Wood is a great organic material to use in your building projects. However, it is also hygroscopic, which means it absorbs a lot of moisture. Weather, especially in the United States, is fast changing and drastically different from season to season. When changing weather causes wood to take in moisture and then later release it, the fibers in the wood swell and shrink. Understanding how this affects wood is an important part of the building process.
We’re sure you know the frustration of watching your project warp or buckle only a few months after finishing. Projects can even self-destruct when wood is not given enough room to breathe and expand. You can’t stop wood from moving and should always accommodate it, though, so instead try to use wood’s variability to your advantage. You can use this feature of wood to create stronger joints, for example. Correctly dried lumber will still move, but it is more stable and predictable, meaning a longer life for your wood project.
At J. Gibson McIlvain, we take the drying process very seriously because we pride ourselves on the quality of our lumber. Our careful attention to detail ensures that the drying process is not rushed, and through our 200+ years of experience, we have perfected a controlled, multi-step drying process that yields the best lumber possible. Here is some insight on how we do it:
Our drying process is not a trade secret. In fact, you can find drying schedules for all different kinds of species published on the web and elsewhere. Many companies, though, are in such a hurry to supply their buyers that they often forget or forgo important steps. We, however, understand the importance of the drying process, so we put a lot of time into drying our lumber in order to ensure it is in the best shape when it leaves our yard.
We receive lumber from all corners of the Earth, and that means our wood arrives in varying degrees of moisture content. Some have as high as 50 percent moisture content, and others arrive with as low as 10 percent. Kiln-dried lumber should be somewhere between six and eight percent after the process is over.
The back corner of our facilities in Maryland and Connecticut are dedicated to air drying. All of the lumber that comes to us spends time stacked, stickered, and drying. Stickers are small spacers that are placed between boards to allow for even air flow. The wetter the wood, the longer we let it air dry because air drying is the safest way to release moisture from wood. The ends of boards are also painted or waxed to protect against checks and cracks.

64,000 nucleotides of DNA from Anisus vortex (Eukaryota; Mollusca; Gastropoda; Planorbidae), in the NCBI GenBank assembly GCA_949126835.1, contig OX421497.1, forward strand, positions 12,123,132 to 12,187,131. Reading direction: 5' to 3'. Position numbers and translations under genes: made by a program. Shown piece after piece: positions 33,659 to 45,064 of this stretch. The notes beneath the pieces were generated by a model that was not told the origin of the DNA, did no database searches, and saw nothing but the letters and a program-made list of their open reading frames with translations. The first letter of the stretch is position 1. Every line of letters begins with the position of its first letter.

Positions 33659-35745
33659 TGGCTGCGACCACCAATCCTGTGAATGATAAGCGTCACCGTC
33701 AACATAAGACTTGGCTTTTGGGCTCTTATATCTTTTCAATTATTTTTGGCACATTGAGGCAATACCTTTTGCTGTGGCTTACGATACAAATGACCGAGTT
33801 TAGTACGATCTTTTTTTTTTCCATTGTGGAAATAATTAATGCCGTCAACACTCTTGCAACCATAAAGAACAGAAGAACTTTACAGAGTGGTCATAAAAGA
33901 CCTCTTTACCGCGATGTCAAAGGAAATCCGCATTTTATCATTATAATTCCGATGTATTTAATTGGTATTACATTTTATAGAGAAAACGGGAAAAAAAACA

This air drying process does not set the lignin, or area between cell walls, so the wood is softer and easier to work with, but not as stable. Air drying before using the kiln allows our wood to come to a equilibrium with our local climate. Depending on the moisture content, the wood will air dry from anywhere from a few weeks to the better part of a year.
Once the wood has acclimated to our climate, we move it to one of our ten kilns. With the goal of six to eight percent moisture in mind, the kilns are powered by a boiler that is in turn heated by the off-cuts and dust we generate in our own mill. This is a very sustainable and green way to dispose of our waste while producing product.
Denser wood needs more time in the kiln, and the temperate of the kiln is species-dependent. For example, Spanish Cedar and some other species require special handling. This is part of what sets McIlvain’s drying process apart: Because Spanish Cedar is highly resinous and prone to weeping, we have the only kilns in North America capable of properly drying this wood.
Drying lumber is a complicated and difficult process that takes years to master. Sometimes you will not notice bad wood until you are far into your product, so it is important to pick a supplier like J. Gibson McIlvain, one that is known for a quality process and product. An industry leader for over 200 years, McIlvain has had plenty of time to perfect all aspects of the lumber production process. From their huge selection of domestic and exotic lumbers to their expert millwork, McIlvain is your best resource for lumber purchases and lumber-related questions. For more information and to see all they have to offer, visit McIlvain’s website today.
Amanda Drew says
You say that denser wood will need to be in the kiln longer. That makes a lot of sense. I’m going to be building my own home, and I want the frame to be out of wood. Thanks for telling me how the drying process works. I’ll have to find myself some good kiln dried lumber.